If you’re worried about having to survive on the State Pension when you retire, then you’re not alone. Although the full payout of £164.35 per week might cover the bare essentials, it’s unlikely to leave room for much else.
I believe one of the best ways to boost your retirement income is to build up your own stock market fund. By focusing on profitable, good quality businesses, you could enjoy steady gains without too much risk.
Today, I want to look at two companies that are on my radar at the moment.
You’ll know this one
First up is newsagent WH Smith (LSE: SMWH). This firm’s travel stores are often the only way to buy magazines, chocolate bars, phone chargers and other ‘essentials’ at airports and railway stations.
Prices are higher than elsewhere, but customers seem happy to pay up. Travel sales rose by 8% during the 20 weeks to 19 January, or by 16% when the acquisition of US travel retailer InMotion was included.
The group’s international business is a key part of this investment story. Expanding overseas has opened the door to a much bigger market than the UK. The group now has 420 international stores, spread across 28 countries and 90 airports.
Why I’d buy
This is an extremely profitable business. Most stores require minimal investment, other than a lease or rent. As a result, WH Smith’s return on capital employed was 56% last year. This means that for every £1,000 invested in the business, the group generated an operating profit of £560. In one year.
Most of this profit is returned to shareholders through dividends and buybacks, which boost future earnings per share. Although the continued decline of its high street business is a risk, this has been well managed so far. I don’t see it as a big concern.
Indeed, I think the stock’s 2019 forecast price/earnings ratio of 17.2, and 2.9% dividend yield, look decent value for such a profitable business. I’d rate WH Smith as a long-term buy.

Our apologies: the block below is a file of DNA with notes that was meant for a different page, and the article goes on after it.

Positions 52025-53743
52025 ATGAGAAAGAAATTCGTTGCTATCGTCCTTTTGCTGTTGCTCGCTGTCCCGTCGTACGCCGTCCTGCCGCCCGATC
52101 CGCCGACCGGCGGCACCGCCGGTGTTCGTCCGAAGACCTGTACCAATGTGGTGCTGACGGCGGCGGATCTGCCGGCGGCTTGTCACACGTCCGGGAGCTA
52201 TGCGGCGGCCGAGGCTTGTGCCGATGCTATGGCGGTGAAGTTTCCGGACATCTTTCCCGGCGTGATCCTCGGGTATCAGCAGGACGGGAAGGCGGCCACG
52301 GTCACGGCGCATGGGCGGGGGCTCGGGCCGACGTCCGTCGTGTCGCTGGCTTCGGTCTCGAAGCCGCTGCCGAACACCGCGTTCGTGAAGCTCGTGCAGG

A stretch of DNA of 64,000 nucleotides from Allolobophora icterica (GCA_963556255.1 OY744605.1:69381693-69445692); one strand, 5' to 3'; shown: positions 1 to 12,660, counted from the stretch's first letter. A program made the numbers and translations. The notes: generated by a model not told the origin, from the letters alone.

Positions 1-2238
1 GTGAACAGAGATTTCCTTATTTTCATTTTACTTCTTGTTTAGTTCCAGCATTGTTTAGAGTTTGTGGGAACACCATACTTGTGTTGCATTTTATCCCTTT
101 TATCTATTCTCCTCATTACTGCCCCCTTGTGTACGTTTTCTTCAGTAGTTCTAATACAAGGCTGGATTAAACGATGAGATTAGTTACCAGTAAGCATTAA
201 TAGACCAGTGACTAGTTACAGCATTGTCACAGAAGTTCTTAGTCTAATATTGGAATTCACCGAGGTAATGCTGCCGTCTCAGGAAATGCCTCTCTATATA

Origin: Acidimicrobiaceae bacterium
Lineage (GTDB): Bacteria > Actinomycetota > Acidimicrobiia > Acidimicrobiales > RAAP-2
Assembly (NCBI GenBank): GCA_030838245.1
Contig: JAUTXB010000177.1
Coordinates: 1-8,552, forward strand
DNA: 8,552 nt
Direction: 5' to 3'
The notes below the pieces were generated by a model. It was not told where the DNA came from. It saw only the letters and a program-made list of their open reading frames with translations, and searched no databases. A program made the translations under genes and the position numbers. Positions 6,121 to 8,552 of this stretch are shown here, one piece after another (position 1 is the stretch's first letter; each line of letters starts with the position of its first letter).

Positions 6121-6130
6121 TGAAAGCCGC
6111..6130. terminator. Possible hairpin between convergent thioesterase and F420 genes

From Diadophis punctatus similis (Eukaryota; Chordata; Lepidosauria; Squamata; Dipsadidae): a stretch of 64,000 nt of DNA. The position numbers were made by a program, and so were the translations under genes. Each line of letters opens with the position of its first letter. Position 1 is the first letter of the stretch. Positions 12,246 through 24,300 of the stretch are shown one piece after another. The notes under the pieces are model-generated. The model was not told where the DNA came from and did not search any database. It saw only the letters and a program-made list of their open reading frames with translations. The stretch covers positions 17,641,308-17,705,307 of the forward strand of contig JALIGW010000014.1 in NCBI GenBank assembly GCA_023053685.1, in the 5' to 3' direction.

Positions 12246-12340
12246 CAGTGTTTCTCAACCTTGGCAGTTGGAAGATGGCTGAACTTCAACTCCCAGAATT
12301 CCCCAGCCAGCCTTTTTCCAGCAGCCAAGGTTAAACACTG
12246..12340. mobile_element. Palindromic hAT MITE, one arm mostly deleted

A fast flyer
Since its stock market flotation almost four years ago, its shares have risen by 138%. This compares to a 23% fall for Western Europe-focused easyJet.
During the third quarter, Wizz Air’s revenue rose by 21.2% to €512.7m as it continued to add new routes. The airline’s load factor — the percentage of seats sold — rose 2% to 91.4%, which is a decent result.
Yet despite all of this, the group’s total operating costs for the period rose by 25.6% to €512.7m. In other words, revenue and operating costs were equal. Quarterly profit fell to just €1.7m.
At first glance this seems worrying. But I don’t think things are as bad as they seem. Like most travel operators, Wizz Air’s business is highly seasonal. During the first half of the year (March-September), the airline reported a profit of €292.2m.
That’s enough to meet the firm’s full-year profit guidance of €270m-€300m. All Wizz Air needs to do is to avoid losing too much money during the final quarter of the year.
Management is confident. I’d suggest that the business could be fair value for a long-term buy, on 15 times 2019 forecast earnings.
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Roland Head owns shares of easyJet. The Motley Fool UK has recommended WH Smith. Views expressed on the companies mentioned in this article are those of the writer and therefore may differ from the official recommendations we make in our subscription services such as Share Advisor, Hidden Winners and Pro. Here at The Motley Fool we believe that considering a diverse range of insights makes us better investors.